Employment law specialist Christopher Mordue of Pinsent Masons, the law firm behind Out-Law.com, said that an error in the ballot notification sent to employers by the union could have made the vote illegal.
"The ballot notices breach the legal rules on strike ballots and leave the union open to challenge. If successful, this would be a 'showstopper' as far as UNISON's participation is concerned," he said.
The same issue could also prevent other large unions which represent members across multiple public sector employers from participating, he said.
Aggregated ballots, in which the votes from members from a number of employers are all counted together, are not in themselves illegal where a valid trade dispute affects its members within each employer. However, complex rules must be satisfied before such a vote can be conducted.
The problem, Mordue said, was that UNISON told each employer only that it intended to "send ballot papers to our members employed by your organisation".
"That wording is only consistent with notifying a whole series of single employer ballots. If that is what the union has notified, then that is the only type of ballot it should conduct," he said.
"It's now clear that they have allowed hundred of thousands of other members outside the notified constituencies to vote in those ballots. They've also failed to declare the results on an employer by employer basis, and that also appears to be a breach of the rules governing the types of ballots actually notified. This could fatally undermine the lawfulness of these ballots."
Mordue said that this meant if an employer raised a challenge in court, the UK's largest public sector union would be prevented from taking part in the 'mass day of action' planned by the Trades Union Congress (TUC) for 30 November 2011.
"If there is a successful challenge, the unions could always postpone their action and re-ballot. But that would come at a huge price - the current ballot is estimated to have cost millions of pounds. That money would have been wasted and any second ballot would effectively double their cost - that would be a huge financial blow for the unions," he said.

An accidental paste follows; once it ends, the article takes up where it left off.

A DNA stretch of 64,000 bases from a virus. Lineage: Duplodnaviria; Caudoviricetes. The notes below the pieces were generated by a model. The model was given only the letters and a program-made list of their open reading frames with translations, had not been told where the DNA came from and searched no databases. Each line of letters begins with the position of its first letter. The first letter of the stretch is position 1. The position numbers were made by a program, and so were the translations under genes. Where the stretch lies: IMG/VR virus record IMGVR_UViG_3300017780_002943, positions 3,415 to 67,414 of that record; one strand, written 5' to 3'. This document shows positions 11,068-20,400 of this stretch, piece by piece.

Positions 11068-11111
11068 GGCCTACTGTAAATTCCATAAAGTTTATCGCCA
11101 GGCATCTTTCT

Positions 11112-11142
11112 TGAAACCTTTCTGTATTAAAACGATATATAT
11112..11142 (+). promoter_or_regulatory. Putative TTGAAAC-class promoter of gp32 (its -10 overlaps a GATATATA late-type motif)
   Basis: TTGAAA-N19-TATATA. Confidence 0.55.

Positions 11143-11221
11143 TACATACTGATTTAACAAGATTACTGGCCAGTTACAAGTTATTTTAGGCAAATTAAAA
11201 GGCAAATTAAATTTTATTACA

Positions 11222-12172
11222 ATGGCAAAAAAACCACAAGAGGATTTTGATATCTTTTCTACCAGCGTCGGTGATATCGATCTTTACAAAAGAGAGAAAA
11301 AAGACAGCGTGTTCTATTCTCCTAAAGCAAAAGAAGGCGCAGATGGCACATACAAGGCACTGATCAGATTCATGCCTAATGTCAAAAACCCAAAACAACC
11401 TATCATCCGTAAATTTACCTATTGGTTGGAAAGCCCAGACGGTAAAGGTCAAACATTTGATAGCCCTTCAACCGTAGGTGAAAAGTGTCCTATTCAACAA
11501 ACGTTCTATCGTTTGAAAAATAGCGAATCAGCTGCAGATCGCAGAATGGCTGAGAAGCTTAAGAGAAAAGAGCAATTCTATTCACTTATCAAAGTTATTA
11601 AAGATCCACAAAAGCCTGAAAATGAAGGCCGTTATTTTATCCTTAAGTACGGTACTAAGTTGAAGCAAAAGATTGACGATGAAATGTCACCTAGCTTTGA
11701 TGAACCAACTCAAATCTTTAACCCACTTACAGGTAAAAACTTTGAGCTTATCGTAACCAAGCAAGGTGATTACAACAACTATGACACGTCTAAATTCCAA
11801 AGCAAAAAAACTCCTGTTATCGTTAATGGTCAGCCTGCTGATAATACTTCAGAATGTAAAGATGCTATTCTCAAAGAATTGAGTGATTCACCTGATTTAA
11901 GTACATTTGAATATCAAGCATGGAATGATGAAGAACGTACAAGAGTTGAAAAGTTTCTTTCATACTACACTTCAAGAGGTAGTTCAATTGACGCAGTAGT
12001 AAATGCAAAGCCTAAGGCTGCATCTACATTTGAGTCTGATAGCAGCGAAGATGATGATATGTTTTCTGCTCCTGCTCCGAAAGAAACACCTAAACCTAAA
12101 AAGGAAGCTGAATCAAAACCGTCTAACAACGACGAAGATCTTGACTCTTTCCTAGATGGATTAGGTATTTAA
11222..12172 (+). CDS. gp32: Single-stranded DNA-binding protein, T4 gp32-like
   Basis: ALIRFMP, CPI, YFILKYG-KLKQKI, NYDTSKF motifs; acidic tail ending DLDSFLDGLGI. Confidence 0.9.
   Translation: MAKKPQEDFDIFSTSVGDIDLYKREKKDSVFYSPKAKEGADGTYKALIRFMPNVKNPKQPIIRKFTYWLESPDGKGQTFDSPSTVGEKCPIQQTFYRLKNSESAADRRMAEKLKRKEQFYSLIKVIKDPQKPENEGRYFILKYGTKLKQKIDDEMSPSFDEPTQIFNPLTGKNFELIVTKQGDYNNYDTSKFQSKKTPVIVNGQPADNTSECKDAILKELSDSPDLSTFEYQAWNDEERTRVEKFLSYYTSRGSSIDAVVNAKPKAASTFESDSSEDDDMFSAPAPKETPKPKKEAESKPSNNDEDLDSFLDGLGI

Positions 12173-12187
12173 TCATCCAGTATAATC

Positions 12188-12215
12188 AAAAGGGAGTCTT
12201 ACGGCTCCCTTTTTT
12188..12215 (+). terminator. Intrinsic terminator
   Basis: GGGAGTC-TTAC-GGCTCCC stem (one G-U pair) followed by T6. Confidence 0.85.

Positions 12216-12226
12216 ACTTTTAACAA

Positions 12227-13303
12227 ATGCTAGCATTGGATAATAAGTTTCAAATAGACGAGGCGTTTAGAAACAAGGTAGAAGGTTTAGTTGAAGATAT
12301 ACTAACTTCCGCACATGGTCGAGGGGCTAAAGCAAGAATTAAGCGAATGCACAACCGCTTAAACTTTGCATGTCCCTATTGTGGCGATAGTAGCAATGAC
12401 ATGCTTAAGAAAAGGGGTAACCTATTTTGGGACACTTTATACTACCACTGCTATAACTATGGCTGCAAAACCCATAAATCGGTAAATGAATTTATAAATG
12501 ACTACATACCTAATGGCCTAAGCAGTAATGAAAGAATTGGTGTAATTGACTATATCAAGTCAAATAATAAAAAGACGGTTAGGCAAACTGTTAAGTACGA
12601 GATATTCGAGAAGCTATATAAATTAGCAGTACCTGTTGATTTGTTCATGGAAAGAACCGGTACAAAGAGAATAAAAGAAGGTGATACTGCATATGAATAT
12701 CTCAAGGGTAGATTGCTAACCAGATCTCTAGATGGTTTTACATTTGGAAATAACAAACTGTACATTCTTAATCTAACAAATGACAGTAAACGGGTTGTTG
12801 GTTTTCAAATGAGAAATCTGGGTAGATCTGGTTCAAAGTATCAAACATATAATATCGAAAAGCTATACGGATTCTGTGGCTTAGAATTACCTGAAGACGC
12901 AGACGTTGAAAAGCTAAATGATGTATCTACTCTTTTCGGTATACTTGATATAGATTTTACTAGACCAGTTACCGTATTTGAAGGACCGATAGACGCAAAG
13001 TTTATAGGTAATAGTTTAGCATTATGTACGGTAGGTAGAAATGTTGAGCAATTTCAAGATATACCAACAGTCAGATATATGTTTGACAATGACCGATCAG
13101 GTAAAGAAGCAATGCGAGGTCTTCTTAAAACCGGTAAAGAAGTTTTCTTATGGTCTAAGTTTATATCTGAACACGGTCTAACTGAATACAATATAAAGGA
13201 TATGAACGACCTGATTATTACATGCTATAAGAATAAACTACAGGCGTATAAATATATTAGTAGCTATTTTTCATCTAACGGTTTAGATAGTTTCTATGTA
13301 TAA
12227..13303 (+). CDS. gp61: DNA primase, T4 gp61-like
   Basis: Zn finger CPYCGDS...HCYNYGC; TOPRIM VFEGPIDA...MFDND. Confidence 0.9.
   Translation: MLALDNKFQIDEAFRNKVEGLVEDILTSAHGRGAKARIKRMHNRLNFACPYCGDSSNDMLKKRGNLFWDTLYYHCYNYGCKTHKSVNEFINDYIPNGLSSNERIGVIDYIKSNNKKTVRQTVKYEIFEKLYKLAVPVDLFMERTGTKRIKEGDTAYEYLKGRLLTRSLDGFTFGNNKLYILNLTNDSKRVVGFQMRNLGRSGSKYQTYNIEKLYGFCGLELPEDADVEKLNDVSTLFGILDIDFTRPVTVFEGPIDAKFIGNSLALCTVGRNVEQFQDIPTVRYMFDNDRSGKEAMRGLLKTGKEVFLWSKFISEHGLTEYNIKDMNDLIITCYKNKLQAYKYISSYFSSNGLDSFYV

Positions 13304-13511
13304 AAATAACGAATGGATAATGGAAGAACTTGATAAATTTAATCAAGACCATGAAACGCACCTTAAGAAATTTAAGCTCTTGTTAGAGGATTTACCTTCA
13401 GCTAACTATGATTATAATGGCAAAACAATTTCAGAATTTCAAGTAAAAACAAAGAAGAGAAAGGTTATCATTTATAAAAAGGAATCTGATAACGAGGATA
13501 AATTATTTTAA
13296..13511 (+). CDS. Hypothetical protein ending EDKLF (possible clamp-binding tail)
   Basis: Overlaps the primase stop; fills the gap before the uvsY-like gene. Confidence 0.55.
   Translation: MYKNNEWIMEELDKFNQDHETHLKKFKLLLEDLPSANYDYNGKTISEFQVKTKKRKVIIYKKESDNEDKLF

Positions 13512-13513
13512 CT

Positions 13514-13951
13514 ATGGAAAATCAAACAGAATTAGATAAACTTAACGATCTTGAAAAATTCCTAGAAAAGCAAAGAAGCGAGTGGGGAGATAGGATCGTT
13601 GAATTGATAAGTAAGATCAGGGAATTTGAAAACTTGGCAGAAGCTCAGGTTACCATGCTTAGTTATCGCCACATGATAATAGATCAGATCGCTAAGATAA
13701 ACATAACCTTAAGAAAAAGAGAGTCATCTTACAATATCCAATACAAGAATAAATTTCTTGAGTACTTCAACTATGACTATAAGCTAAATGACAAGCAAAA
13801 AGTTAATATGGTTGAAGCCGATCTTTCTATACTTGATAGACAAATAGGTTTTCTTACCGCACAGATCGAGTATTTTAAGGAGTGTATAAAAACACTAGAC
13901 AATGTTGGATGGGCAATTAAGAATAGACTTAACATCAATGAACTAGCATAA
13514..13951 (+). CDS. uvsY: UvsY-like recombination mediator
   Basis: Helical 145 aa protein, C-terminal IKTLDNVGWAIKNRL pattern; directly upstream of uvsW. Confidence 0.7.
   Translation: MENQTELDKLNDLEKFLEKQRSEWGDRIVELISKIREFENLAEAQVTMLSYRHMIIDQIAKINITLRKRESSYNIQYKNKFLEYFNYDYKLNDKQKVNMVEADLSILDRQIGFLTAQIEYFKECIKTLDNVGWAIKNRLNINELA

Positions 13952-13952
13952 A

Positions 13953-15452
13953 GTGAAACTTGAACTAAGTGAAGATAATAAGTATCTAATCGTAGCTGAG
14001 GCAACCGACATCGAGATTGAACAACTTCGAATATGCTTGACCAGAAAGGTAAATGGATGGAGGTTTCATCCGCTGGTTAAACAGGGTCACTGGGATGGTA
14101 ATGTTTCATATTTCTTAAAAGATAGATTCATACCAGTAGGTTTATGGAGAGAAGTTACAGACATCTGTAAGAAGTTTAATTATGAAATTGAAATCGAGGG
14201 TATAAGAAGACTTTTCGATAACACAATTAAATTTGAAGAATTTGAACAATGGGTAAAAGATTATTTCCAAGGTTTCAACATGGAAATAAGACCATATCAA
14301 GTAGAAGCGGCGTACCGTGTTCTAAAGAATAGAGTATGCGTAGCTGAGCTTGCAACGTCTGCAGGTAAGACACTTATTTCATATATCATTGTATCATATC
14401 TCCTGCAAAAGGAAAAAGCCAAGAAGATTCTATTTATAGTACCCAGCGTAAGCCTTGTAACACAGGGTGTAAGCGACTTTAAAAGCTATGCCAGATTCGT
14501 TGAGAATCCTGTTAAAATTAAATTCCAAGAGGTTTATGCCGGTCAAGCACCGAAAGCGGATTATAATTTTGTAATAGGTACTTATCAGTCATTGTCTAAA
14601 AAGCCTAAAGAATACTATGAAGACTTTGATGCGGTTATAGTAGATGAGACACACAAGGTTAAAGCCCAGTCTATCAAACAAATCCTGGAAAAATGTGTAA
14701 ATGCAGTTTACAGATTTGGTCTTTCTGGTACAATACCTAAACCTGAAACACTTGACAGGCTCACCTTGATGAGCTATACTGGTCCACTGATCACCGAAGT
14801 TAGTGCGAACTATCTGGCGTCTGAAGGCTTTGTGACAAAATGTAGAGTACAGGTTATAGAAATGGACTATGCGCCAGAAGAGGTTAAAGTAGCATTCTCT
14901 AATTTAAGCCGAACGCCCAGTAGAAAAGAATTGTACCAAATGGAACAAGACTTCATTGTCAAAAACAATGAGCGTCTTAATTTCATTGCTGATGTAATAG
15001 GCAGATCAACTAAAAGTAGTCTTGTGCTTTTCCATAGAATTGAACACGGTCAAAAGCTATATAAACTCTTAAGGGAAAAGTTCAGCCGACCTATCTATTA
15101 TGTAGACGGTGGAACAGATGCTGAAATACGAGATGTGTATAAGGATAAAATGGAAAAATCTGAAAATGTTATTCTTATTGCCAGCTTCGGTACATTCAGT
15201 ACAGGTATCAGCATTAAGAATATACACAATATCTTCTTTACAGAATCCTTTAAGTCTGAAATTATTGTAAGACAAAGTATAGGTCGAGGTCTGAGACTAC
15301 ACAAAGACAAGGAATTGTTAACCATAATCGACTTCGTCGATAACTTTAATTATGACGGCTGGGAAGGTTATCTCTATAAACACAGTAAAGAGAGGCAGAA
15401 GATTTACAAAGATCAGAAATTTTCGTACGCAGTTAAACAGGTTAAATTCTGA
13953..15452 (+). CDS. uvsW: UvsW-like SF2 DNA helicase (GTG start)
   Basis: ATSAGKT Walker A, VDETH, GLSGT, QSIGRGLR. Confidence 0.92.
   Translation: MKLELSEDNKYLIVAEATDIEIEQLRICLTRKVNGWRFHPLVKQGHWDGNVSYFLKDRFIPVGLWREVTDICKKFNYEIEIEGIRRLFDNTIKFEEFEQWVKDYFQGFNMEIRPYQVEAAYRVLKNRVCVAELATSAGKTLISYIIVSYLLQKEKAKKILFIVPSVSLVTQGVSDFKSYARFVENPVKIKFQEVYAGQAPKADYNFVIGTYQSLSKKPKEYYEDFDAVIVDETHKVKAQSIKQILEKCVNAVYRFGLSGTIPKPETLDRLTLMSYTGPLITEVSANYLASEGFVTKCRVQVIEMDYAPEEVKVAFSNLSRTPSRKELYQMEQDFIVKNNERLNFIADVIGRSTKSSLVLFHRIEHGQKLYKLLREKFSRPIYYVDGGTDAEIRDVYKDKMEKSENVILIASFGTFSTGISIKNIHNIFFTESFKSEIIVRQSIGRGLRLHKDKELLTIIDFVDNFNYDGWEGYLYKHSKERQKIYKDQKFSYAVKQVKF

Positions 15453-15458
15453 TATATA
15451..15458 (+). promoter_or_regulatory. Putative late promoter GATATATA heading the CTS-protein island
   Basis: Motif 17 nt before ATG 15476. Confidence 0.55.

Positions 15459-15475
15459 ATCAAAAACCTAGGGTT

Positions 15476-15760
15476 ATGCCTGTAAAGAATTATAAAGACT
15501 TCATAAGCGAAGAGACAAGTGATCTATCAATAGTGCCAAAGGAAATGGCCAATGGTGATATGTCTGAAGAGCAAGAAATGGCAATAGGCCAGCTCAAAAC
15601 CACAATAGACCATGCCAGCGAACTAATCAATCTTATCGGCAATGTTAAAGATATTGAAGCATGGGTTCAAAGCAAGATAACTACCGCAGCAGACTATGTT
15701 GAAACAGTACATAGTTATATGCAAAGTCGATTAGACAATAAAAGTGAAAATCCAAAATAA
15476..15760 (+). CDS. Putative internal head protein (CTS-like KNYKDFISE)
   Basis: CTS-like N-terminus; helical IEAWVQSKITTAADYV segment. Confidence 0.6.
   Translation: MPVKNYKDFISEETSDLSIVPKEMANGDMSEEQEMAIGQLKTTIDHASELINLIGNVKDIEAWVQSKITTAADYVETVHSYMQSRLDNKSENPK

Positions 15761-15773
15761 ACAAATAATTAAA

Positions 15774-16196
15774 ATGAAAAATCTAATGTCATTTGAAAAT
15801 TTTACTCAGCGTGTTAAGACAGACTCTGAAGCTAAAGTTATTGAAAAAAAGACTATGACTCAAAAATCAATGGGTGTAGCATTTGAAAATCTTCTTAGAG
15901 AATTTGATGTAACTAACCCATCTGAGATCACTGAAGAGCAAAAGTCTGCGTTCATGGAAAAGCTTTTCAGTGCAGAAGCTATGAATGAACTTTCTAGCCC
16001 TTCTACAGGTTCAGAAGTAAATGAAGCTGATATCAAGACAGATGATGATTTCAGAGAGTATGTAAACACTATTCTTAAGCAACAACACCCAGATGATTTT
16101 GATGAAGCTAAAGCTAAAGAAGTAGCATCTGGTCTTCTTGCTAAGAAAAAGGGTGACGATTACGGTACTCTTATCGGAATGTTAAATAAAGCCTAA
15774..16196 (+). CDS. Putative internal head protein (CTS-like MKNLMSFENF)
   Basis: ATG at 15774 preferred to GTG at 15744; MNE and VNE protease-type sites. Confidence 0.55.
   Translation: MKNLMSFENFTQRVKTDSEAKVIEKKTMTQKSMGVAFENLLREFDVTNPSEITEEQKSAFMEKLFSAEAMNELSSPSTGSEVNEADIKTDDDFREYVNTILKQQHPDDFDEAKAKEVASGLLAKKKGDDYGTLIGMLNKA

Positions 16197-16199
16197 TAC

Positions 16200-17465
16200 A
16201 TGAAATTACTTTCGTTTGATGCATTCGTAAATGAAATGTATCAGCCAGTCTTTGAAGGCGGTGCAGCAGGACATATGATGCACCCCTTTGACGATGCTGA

UNISON general secretary Dave Prentis insisted that the union had an "overwhelming yes vote on a legal ballot".
On Wednesday the Government amended its offer to workers on public sector pensions, but admitted that most workers would still have to work longer and pay more.
The offer included a more generous accrual rate, meaning that annual benefits would be earned at a rate 8% higher to that previously proposed, and a guarantee to protect the pension entitlement of employees within ten years of their pension age when increased contributions and a higher retirement age come into force for workers from 2015.
Anyone within ten years of their pension age on 1 April 2012 will be protected, meaning that there will be no change in when they can retire or any decrease in the benefits they will receive, the Government said. Cabinet Minister Francis Maude said that the proposals represented a "settlement for a generation".
However the unions remained "firmly committed" to strike action later this month until their remaining concerns were addressed, the TUC said.
John Hanratty, public sector pensions law expert with Pinsent Masons, said that the unions main issues were the increase in member contributions and raising the age from which pension benefits could be claimed.
"The concessions given by the Government do represent an 8% improvement on the accrual rate, but taking into account the increase in the pension age and other reforms the net benefit will be less than 8%," he said.
He added that public sector employees' main concern was that, due to pay freezes, an increase in contributions would result in an overall reduction in take home pay. "This will convince the moderately-paid workers that the reduction is not worth a pension promise some 20 or 30 years into the future," he said.
The Government's guarantee to protect the pensions entitlement of older workers was also questionable, he said.
"It is a brave man who would forecast what is happening next year in the current financial situation, let alone so long into the future," he said.
"Whether Danny Alexander's comment comes back to haunt this or a successor Government remains to be seen but such a sweeping statement would seem to be leaving the Government as a hostage to fortune."
The TUC said it would consider the Government's proposals alongside the impact of those issues which had not been addressed.
"All the unions have indicated throughout this process their determination to reach a negotiated settlement on all these issues. That remains the position and unions will engage intensively in the coming weeks. But unless and until further real progress is made and acceptable offers are made within those negotiations, unions remain firmly committed to continuing their preparations for the planned day of action on 30 November," it said in a statement.